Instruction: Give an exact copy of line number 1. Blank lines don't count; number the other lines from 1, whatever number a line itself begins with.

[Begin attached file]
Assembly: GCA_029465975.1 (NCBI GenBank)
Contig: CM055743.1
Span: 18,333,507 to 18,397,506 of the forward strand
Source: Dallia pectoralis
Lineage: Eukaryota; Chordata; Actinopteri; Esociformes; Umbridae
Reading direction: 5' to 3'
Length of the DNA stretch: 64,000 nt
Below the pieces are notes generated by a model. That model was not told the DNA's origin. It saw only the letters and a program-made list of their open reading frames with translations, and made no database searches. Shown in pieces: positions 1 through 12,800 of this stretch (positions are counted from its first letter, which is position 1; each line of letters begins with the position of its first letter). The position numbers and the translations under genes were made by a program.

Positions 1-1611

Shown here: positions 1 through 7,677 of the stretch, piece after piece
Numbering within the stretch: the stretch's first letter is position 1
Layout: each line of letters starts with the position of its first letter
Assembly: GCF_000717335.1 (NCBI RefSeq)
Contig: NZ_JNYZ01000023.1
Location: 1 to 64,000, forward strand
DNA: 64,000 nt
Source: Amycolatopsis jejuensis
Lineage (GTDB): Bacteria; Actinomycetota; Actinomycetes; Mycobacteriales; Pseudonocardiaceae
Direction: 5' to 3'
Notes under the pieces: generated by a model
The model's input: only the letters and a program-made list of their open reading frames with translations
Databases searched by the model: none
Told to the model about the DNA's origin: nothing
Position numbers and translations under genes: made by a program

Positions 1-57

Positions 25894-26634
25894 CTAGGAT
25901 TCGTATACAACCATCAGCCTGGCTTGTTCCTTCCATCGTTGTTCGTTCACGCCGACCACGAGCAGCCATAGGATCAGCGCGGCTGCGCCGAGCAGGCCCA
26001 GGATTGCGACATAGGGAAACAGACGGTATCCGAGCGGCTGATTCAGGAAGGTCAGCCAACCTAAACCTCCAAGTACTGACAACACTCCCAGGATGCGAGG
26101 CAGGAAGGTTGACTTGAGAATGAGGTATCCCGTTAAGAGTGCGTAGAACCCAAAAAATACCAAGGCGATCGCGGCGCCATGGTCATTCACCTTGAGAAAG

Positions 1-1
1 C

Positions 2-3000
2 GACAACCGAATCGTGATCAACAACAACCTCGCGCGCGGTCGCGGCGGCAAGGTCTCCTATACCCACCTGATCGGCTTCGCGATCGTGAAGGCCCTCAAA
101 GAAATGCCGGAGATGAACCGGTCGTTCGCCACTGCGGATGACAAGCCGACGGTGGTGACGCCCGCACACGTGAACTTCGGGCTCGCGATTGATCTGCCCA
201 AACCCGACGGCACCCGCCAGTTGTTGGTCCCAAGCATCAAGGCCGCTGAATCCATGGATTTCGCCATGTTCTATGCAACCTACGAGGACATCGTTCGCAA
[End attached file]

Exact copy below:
Assembly: GCA_029465975.1 (NCBI GenBank)